This combination of drugs can help heavy smokers to quit smoking

Key points to remember

  • Addiction to alcohol and nicotine go hand in hand, which often increases the health risks for patients.
  • A new clinical trial has found that a combination of drugs varenicline and naltrexone can help heavy-drinking smokers quit at a faster rate than previously thought.
  • Experts say it’s crucial to treat both addictions simultaneously.

The combination of alcohol and tobacco abuse increases the risk of health problems for thousands of Americans each year. Now, researchers are trying to determine if there are drugs that can be safely and effectively combined to treat both addictions simultaneously.

In a recent clinical trial conducted by the UCLA Brain Research Institute, scientists tested different combinations of alcohol and tobacco drugs on a cohort of heavy smokers to determine the best way to help them quit smoking.

They found that not only can smoking cessation and reducing alcohol consumption be successfully targeted with drugs, but that a combination of drugs varenicline and naltrexone can help smokers who drink a lot of alcohol to quit. smoke at a higher rate than previously thought.

“Currently, there are no FDA-approved drug therapy options specifically designed for heavy smokers,” study author. ReJoyce Green, a doctoral student in clinical psychology from the UCLA Addiction Lab, says Verywell. “Research must continue to assess how existing or new drugs can be used to treat heavy smokers. ”

How to deal with addictions that come with it

Both alcoholism and tobacco addiction are major public health problems. Tobacco-related illnesses are 2 to 4 times more common in people addicted to alcohol. And compared to the 34% death rate for alcoholics who do not smoke, that for alcoholics who smoke is 51%.

Researchers have identified an established treatment for alcohol use disorders, naltrexone, and another for smoking, varenicline (commercially known as Chantix). They then analyzed a group of 165 adults who are heavy drinkers and smokers.

The participants all smoked at least five cigarettes per day. Women consumed more than 7 drinks per week, while men drank more than 14.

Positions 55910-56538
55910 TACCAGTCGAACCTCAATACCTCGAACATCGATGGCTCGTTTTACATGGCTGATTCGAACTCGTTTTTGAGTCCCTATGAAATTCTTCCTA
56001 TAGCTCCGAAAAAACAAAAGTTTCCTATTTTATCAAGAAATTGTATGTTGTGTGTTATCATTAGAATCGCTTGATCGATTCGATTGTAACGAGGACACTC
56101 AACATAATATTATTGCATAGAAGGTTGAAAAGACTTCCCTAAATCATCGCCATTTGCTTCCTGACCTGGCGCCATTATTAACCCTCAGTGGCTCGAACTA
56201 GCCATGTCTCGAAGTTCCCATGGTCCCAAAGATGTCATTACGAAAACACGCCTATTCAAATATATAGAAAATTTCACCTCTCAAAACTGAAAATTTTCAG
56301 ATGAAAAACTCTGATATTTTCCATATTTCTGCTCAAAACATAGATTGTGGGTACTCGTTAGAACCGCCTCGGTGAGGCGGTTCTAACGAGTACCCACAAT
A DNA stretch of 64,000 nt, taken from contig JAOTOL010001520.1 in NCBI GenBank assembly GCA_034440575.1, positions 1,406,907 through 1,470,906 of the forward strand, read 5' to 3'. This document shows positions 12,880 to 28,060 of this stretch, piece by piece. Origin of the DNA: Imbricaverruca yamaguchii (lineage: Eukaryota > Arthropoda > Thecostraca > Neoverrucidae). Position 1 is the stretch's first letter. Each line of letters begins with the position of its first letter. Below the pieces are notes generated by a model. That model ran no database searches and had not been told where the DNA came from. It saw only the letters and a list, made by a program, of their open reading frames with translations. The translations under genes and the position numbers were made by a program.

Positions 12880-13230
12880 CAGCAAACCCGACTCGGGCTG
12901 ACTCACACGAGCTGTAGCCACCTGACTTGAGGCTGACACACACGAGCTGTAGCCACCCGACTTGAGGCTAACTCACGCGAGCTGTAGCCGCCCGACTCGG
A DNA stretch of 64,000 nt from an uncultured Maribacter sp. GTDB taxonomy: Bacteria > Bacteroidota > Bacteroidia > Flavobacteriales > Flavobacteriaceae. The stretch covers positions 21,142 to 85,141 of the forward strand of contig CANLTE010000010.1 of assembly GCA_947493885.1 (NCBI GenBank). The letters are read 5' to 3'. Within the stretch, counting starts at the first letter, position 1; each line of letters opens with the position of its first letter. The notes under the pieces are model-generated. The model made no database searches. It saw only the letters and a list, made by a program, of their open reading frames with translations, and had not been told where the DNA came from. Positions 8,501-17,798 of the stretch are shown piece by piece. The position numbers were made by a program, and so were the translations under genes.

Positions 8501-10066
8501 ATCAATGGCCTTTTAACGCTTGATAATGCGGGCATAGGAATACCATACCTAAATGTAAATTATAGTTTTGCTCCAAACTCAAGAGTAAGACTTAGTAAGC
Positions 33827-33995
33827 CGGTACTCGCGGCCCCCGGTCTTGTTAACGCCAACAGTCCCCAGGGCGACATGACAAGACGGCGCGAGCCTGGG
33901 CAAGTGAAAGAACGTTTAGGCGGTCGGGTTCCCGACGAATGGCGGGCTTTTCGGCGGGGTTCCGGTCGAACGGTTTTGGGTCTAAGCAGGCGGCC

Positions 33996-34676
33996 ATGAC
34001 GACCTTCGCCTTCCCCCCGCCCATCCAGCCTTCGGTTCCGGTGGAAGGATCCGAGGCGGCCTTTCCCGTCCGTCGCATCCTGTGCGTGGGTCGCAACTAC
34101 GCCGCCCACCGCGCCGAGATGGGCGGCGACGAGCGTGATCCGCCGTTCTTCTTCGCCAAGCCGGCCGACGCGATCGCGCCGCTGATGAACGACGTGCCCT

Over a 12-week period, the researchers gave them all a daily dose of varenicline during the trial (2 milligrams). Half of the group also received Naltrexone (50 milligrams) and the rest were given a placebo.

Twenty-six weeks after the study was concluded, 59 participants had quit smoking, or nearly 36% of the entire cohort. This was a higher rate than the researchers had expected. Previous studies have suggested that varenicline has a success rate of around 25-30%.

Surprisingly, those who received a placebo as a second pill instead of naltrexone were more likely to quit smoking than people who received naltrexone. The former had a 45% dropout rate compared to 27% of those who took naltrexone.

However, those who took both drugs were slightly more likely to reduce their alcohol intake than those who took the placebo. They reduced their weekly intake to three drinks per day, while those who took a placebo had an average of four drinks.

“These results advance the field of drug therapy options for heavy smokers by demonstrating that varenicline alone may be sufficient aid for smoking cessation,” said Green. “But for the results of alcohol consumption, there might be an additional benefit of varenicline and naltrexone combined.”

What it means for you

If you are struggling with alcohol and smoking addiction, ask your clinician if it is possible to combine different drugs such as naltrexone and varenicline. If you are struggling with drug addiction, you can also call the SAMHSA National Helpline, 1-800-662-HELP (4357). It is confidential, free and operates 24 hours a day, 365 days a year.

Add more treatment options to the list

These results suggest that using the right medication can target both tobacco and alcohol addiction in a patient.

“The results highlight a complex problem facing the drug addiction field: many people suffer from multiple addictions that occur at the same time, and treating these concurrent addictions may be different and more difficult than treating one or more. the other of these dependencies alone ” Erin Calipari, an assistant professor of pharmacology at Vanderbilt University School of Medicine Basic Science, says Verywell. “These findings are really important for clinicians who treat people with substance use disorders.”

But because even drugs like varenicline have their limits, scientists are always calling for more research on the subject. According to Green, for the future, they will need to continue to examine the effects of different doses of naltrexone.

Indra Cidambi, MD, medical director of the Center for Network Therapy, tells Verywell that drug therapy should go hand in hand with psychotherapy, and that research like this can help improve that relationship.

“Many studies have proven that combining drugs with therapy works best,” Cidambi said. “It is encouraging to see more drugs being proven effective through clinical trials as it increases treatment options. ”

She explains that when substance abuse is ignored – say, treating alcohol addiction now and tobacco addiction later – the reward pathways in the brain remain open. This can lead to the abuse of the other substance.

Fine-tuning how to combine drugs to treat both addictions at the same time can help drug treatment professionals better care for their patients.

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